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Background Paper – Role of Farmer Organisations in Climate Change Adaptation

Farmer Organisations and Climate Change Adaptation

Pacific Island people have a deep experience in coping with the effects of climate variability on  agriculture, driven largely by the region’s exposure to the vagaries of the El Niño Southern Oscillation  (ENSO). Traditional farming systems, which centre on agroecological approaches, have demonstrated  some resilience against external shocks and helped to maintain food security. Local knowledge  sustained over generations, through a range of traditional and cultural practices, has been the  foundation of this resilience and has enabled effective adaptation. Community cooperation and  collaboration have provided the social safety net.  


Today, however, the more resilient food systems of the past are less common and as a result, food  systems are more vulnerable to climate change. Further, this situation is exacerbated by pressures  from an expanding population, growing urbanisation, labour migration, land degradation, such as soil  nutrient depletion and soil loss, deforestation, loss of biodiversity, depletion of freshwater resources  through saline incursions and contamination from urban, agricultural and industrial sources, and  inadequate investment. Changing aspirations and value systems have contributed to an under-valuing  of traditional food systems and agriculture resulting in a lack of interest from youth to engage in  agriculture.  


Climate change adds another dimension to these pressures and despite all the climate models  and projections, the main message around climate change is one of extreme variability and  unpredictability. Climate change is affecting, and will continue to affect food systems in the Pacific  Island region, including the supply of food from agriculture and fisheries, the ability of countries to  import food (because of increasing costs, shortages in supply and export bans ), distribution systems,  and the ability of households to purchase and utilize food. The unprecedented rate at which the global  climate is now changing is not within the realms of experience of Pacific farmers. As such, local  knowledge may not be sufficient to bring about the level of adaptation required to effectively manage  climate change. Bridging local and external knowledge is therefore critical because it widens the  farmers’ knowledge base thereby supporting a more proactive approach to adaptation.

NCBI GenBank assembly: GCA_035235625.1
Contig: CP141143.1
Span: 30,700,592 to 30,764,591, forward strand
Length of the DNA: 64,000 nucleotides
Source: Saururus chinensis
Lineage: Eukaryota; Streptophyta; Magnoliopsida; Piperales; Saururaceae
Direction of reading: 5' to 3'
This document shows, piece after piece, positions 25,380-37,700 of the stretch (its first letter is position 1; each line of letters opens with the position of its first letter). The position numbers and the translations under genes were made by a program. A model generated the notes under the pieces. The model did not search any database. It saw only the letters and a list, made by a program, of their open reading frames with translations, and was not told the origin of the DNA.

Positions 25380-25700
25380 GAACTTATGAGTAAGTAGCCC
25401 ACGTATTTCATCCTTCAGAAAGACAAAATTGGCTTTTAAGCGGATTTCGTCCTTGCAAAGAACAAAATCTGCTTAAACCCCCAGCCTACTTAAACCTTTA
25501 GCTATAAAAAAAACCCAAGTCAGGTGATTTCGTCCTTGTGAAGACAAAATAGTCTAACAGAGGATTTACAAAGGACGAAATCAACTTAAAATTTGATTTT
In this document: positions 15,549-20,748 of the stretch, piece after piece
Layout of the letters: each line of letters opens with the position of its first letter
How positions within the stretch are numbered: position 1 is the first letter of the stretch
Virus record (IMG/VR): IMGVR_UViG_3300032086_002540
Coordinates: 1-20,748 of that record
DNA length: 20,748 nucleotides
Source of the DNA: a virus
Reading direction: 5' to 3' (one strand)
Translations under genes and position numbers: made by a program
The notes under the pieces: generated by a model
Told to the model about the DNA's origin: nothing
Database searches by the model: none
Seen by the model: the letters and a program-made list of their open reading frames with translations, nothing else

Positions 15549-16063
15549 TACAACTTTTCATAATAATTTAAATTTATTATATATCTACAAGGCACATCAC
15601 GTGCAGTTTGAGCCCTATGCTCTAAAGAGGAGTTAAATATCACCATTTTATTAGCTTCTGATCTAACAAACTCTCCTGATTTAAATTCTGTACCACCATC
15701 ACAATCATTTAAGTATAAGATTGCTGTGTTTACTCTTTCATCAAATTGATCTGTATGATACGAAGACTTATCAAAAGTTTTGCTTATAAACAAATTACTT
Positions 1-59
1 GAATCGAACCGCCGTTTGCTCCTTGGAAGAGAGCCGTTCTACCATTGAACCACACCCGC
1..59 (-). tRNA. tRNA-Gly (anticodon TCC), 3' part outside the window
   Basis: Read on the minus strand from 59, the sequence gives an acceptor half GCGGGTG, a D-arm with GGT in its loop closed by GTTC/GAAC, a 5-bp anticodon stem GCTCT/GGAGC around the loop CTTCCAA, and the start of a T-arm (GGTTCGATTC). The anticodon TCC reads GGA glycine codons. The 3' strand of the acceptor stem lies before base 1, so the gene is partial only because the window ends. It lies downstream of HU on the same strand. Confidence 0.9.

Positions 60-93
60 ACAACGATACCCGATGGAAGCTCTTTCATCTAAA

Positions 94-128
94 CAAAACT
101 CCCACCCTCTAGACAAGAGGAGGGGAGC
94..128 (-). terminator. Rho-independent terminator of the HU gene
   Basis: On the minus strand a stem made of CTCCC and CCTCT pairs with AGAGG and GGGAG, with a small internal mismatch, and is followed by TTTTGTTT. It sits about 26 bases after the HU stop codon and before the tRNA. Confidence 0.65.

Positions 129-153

Climate projections are available for most of the Pacific Islands. Key messages from the ‘Next  Generation Climate Projections for the Western Tropical Pacific’, launched in October 2021 include: 

  • Temperatures have increased, sea level has risen, and cyclones have become less frequent  but more intense. 
  • Observed rainfall trends are not significant due to large natural variability driven by the  ENSO. 
  • Further warming is projected, reaching around 0.7°C by 2030, relative to 1986-2005,  regardless of the greenhouse gas (GHG) emission scenario. By 2050, the warming is  around 0.8°C for a low emission scenario (RCP2.6) and around 1.5°C for a high emission  scenario (RCP8.5). By 2070, it’s around 0.8°C (RCP2.6) to 2.2°C (RCP8.5). 
  • Future rainfall changes have large uncertainty. The central estimate of projected changes  is close to zero percent in countries south of latitude 10°S, with increases between latitudes  10°S and 10°N. 
  • Sea level will continue to rise. By 2030, the increase is about 0.09 to 0.18 metres, relative  to 1986-2005, regardless of the GHG emission scenario. By 2050, the increase is around  0.17-0.30 metres for a low emission scenario (RCP2.6) and around 0.20 to 0.36 metres for  a high emission scenario (RCP8.5). By 2070, it’s around 0.24 to 0.43 metres for RCP2.6  and 0.33 to 0.63 metres for RCP8.5. 
  • Heavy rainfall intensity will increase. 
  • Fewer tropical cyclones are projected, but their average intensity could change by -5 to  +10% for a 2°C global warming. 
  • The projected increase in average cyclone intensity, combined with sea level rise and  increased heavy rainfall intensity, would increase cyclone impacts. 

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